With Help from Coach Joe Vigil, Brenda Martinez Begins to Shine

By David Monti
February 25, 2012
(c) 2012 Race Results Weekly, all rights reserved

ALBUQUERQUE (25-Feb) -- Brenda Martinez is nervous, but excited.  Sitting for an interview in the lobby of the Hyatt Regency hotel here last night, her posture is straight and her gaze steady, but she rocks back and forth slightly as she speaks.

When a reporter mentions that in tomorrow's 1500m at the USA Indoor Championships that she has a good chance to finish first or second and make her first national team, Martinez breaks into a girlish smile, then quickly turns serious.

"I have to deal with the business at hand," said the 24 year-old from Rancho Cucamonga, Calif., about 40 miles east of Los Angeles.  "It's kind of good to visualize.  I know what I want, and I know it won't be easy, but visualizing does help. It gets me excited.  Like, I just get exited for racing knowing I'm fit.  I want to run to my potential."

Martinez, who has raced well this indoor season with victories over the mile distance at both the New Balance Games and U.S. Open in New York City last month, has found that potential elusive since leaving the University of California Riverside in 2009.  She had trouble finding the right training base and training group, and her results were uneven.

But her boyfriend and coach, Carlos Handler, knew where to find help.  Working through one of his former high school coaches, Marco Ochoa, he contacted Joe Vigil, the legendary distance coach widely credited for helping Deena Kastor develop into an Olympic medalist.  Martinez said she was surprised --and thrilled-- that Vigil wanted to help her.

"I was moving around, bouncing around trying to find a training group," she said.  "I just didn't know what was working for me, and I finally ended up moving back to California.  Coach Vigil just said, I'm going to help you.  It's been hard, but now it's paying off."

Martinez and Handler settled in Big Bear Lake last summer, a high-altitude ski town about 90 miles east of Los Angeles.  There, Handler watches Martinez train using workout programs prepared by Vigil with whom they speak twice a week.  Martinez said the location is ideal because she can do her track workouts at sea level, and it's a short drive from her parents who still live in Rancho Cucamonga.

"It's a quick drop, so I do all my workouts at sea level, so I have to drive an hour down," she explained.  "It just works out perfect."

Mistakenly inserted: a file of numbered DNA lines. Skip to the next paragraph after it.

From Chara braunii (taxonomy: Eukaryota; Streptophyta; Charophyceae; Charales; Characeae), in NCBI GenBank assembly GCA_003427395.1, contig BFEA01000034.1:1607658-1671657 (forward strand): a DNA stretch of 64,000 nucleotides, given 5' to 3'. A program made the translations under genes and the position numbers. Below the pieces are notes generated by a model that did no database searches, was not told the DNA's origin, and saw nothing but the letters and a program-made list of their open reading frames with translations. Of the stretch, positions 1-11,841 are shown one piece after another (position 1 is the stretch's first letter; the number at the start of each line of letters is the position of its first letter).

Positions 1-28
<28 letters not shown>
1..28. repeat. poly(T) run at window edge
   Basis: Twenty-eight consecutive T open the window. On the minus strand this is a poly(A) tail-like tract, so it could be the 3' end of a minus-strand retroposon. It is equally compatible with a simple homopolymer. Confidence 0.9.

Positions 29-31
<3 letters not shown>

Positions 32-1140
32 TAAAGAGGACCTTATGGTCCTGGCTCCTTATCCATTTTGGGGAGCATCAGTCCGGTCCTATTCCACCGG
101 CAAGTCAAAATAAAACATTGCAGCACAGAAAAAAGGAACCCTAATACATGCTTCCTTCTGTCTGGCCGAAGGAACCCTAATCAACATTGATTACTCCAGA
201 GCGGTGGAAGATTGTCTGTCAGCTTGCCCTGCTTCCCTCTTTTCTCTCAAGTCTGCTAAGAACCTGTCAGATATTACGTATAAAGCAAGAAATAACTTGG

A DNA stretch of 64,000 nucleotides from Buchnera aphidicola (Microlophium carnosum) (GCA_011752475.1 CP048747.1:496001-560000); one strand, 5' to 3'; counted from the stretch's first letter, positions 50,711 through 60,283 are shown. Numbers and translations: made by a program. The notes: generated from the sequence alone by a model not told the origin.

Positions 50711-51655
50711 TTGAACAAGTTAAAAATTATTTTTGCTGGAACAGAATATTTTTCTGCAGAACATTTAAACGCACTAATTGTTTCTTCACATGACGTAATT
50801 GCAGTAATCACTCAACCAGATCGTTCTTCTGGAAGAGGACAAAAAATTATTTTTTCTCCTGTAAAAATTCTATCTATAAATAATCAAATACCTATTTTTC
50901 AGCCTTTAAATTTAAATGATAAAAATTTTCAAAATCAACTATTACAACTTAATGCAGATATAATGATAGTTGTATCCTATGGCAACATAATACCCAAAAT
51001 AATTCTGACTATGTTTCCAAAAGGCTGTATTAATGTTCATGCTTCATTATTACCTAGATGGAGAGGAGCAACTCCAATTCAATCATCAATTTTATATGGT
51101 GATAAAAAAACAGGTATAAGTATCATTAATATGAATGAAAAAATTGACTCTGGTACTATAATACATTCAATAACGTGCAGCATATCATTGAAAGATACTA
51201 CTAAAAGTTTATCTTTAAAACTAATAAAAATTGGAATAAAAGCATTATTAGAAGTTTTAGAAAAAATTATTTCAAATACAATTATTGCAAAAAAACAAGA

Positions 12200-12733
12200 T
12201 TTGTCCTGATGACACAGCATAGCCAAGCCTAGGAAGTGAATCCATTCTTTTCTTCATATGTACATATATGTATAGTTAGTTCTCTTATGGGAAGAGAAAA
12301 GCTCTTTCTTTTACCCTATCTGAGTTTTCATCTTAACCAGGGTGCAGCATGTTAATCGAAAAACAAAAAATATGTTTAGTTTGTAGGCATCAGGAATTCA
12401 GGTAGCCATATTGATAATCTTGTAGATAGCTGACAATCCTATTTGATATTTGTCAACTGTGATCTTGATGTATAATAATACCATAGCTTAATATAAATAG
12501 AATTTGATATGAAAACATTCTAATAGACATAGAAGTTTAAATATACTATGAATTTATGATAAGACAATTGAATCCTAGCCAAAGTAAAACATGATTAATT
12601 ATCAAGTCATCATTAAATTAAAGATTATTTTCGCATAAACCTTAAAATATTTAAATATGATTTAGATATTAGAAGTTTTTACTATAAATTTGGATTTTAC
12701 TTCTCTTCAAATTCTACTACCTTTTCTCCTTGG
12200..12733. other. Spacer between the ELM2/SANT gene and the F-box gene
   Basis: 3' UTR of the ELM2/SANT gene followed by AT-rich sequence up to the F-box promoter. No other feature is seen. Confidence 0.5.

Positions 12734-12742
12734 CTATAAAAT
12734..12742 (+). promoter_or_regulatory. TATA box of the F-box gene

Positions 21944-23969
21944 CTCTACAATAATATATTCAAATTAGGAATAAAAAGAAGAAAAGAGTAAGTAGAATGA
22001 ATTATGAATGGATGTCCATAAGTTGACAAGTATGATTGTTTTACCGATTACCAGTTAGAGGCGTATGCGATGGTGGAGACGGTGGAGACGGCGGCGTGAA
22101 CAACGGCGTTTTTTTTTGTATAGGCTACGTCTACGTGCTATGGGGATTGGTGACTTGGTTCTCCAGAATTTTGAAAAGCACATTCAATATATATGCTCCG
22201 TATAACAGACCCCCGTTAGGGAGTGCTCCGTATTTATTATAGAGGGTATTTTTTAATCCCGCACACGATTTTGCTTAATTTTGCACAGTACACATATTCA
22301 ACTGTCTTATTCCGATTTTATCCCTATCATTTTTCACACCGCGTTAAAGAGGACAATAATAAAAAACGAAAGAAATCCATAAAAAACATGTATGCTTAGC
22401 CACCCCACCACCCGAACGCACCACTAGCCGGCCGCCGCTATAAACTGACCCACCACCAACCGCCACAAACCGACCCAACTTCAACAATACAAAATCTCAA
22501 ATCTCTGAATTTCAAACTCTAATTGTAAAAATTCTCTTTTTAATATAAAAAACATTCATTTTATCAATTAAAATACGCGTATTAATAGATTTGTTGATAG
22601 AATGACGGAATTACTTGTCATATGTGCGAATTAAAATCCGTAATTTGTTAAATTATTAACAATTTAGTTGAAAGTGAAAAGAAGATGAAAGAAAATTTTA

Vigil has been helping Martinez develop her strength, an essentially ingredient for a well-rounded middle distance runner.  Martinez, who has a lot of natural speed, admits that she never focused much on that before.

"During the base training I was doing a lot of 5-K, 10-K stuff to get the strength up, and working a lot on the tempos.  I was lacking a lot on the tempos," she said.  "It's been a progression since then.  Going into to indoors, I knew I was just ready to go."

In her first race this season at the New Balance Games at the Armory, Martinez followed a dawdling early pace to win with a big kick in 4:39.37.  At the U.S. Open she led from gun to tape, and her time of 4:34.62 was very solid given Madison Square Garden's tight 145.5m track.  In her third race of the season, she competed at the USATF Classic at the University of Arkansas in Fayetteville, taking third in the 1500m in a personal best 4:09.96.  There, she was only a fraction of a second behind two top Africans, Morocco's Siham Hilali and Btissam Lakhouad.

"Little by little, I started getting more confident," she said of her 2012 season.  "Now I just feel like it's coming natural now."

Here in Albuquerque, she ranks second on the form chart behind only world champion Jenny Simpson, who will also run the 3000m today.  Martinez says she and Handler have a race plan, and she will stick with it.

"Of course, she's the one to watch," Martinez said of Simpson, who is also the defending champion here.  "I have so much respect for her.  She's the world champ.  I know she's going to be really tough to beat."  She continued: "You know, I have a plan that me and my coach are going to follow: just stay out of trouble.  I'm not going to do anything brave and get out, or anything like that.  I'm just going to try to use my kick."

Interestingly, Martinez said she is most inspired by Deena Kastor, an athlete she has never met who runs 26 times Martinez's favorite distance.  Vigil always tells her stories about Kastor and Martinez said watching the American marathon record holder run stirs her to be her best.

"When I see her run the marathon, I get emotional just watching her," Martinez explained, her brown eyes wide.  "She's just tough.  I look up to her, and coach Vigil tells me stories about her, how she would travel and how she lived with them, how she was every day, trying to work hard every day.  It took her a while to get where she's at, but she got it.  Just hearing the stories he tells me, it's just inspirational."

But Martinez now has her own fans, especially her mother, Rosa Maria, a teacher at a local YMCA.

"It's funny," she marveled.  "My mom saw how I was last year and how I was struggling.  And now, it's like completely opposite.  She's always telling me she wants to cry because she records the races on the DVR.  She's like, I can go watch it again.  I can't believe what place you're in right now; it's completely different from a year ago, how you go through the downs and now you're back up. She's like, I'm really proud of you.  For her to feel that way, proud, I feel proud, too."

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